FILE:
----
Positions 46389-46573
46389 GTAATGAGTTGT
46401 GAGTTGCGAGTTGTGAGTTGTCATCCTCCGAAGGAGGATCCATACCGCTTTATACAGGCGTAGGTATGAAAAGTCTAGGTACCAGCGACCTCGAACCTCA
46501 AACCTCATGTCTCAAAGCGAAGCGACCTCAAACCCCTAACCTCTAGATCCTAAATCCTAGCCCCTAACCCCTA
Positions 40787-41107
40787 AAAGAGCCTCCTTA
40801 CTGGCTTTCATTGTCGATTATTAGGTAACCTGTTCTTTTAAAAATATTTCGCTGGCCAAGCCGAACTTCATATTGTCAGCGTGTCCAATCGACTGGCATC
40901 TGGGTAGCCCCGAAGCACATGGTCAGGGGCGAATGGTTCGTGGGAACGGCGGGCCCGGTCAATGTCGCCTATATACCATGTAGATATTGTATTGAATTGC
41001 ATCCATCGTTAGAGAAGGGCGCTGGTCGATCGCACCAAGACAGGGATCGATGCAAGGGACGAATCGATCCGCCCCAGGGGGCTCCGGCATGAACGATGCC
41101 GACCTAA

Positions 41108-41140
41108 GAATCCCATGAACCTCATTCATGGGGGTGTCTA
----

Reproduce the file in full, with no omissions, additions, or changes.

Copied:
Positions 46389-46573
46389 GTAATGAGTTGT
46401 GAGTTGCGAGTTGTGAGTTGTCATCCTCCGAAGGAGGATCCATACCGCTTTATACAGGCGTAGGTATGAAAAGTCTAGGTACCAGCGACCTCGAACCTCA
46501 AACCTCATGTCTCAAAGCGAAGCGACCTCAAACCCCTAACCTCTAGATCCTAAATCCTAGCCCCTAACCCCTA
Positions 40787-41107
40787 AAAGAGCCTCCTTA
40801 CTGGCTTTCATTGTCGATTATTAGGTAACCTGTTCTTTTAAAAATATTTCGCTGGCCAAGCCGAACTTCATATTGTCAGCGTGTCCAATCGACTGGCATC
40901 TGGGTAGCCCCGAAGCACATGGTCAGGGGCGAATGGTTCGTGGGAACGGCGGGCCCGGTCAATGTCGCCTATATACCATGTAGATATTGTATTGAATTGC
41001 ATCCATCGTTAGAGAAGGGCGCTGGTCGATCGCACCAAGACAGGGATCGATGCAAGGGACGAATCGATCCGCCCCAGGGGGCTCCGGCATGAACGATGCC
41101 GACCTAA

Positions 41108-41140
41108 GAATCCCATGAACCTCATTCATGGGGGTGTCTA